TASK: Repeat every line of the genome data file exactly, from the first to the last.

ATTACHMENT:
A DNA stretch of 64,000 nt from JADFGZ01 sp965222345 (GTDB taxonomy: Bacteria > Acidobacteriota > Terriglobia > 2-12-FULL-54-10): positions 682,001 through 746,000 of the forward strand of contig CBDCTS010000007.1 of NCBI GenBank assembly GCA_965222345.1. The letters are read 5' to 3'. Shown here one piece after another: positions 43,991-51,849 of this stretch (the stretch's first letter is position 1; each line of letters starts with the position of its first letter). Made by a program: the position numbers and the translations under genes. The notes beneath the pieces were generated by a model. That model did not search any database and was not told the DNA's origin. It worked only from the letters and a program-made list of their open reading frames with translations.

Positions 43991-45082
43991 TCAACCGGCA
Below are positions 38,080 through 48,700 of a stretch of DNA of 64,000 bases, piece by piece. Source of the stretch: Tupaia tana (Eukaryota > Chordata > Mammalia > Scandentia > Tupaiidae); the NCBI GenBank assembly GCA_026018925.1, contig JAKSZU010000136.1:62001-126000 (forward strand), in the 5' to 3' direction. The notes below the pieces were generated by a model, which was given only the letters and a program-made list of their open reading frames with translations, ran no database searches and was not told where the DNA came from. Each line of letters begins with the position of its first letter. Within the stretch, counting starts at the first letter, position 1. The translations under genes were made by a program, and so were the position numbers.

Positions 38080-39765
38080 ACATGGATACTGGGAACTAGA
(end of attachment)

A DNA stretch of 64,000 nt from JADFGZ01 sp965222345 (GTDB taxonomy: Bacteria > Acidobacteriota > Terriglobia > 2-12-FULL-54-10): positions 682,001 through 746,000 of the forward strand of contig CBDCTS010000007.1 of NCBI GenBank assembly GCA_965222345.1. The letters are read 5' to 3'. Shown here one piece after another: positions 43,991-51,849 of this stretch (the stretch's first letter is position 1; each line of letters starts with the position of its first letter). Made by a program: the position numbers and the translations under genes. The notes beneath the pieces were generated by a model. That model did not search any database and was not told the DNA's origin. It worked only from the letters and a program-made list of their open reading frames with translations.

Positions 43991-45082
43991 TCAACCGGCA
Below are positions 38,080 through 48,700 of a stretch of DNA of 64,000 bases, piece by piece. Source of the stretch: Tupaia tana (Eukaryota > Chordata > Mammalia > Scandentia > Tupaiidae); the NCBI GenBank assembly GCA_026018925.1, contig JAKSZU010000136.1:62001-126000 (forward strand), in the 5' to 3' direction. The notes below the pieces were generated by a model, which was given only the letters and a program-made list of their open reading frames with translations, ran no database searches and was not told where the DNA came from. Each line of letters begins with the position of its first letter. Within the stretch, counting starts at the first letter, position 1. The translations under genes were made by a program, and so were the position numbers.

Positions 38080-39765
38080 ACATGGATACTGGGAACTAGA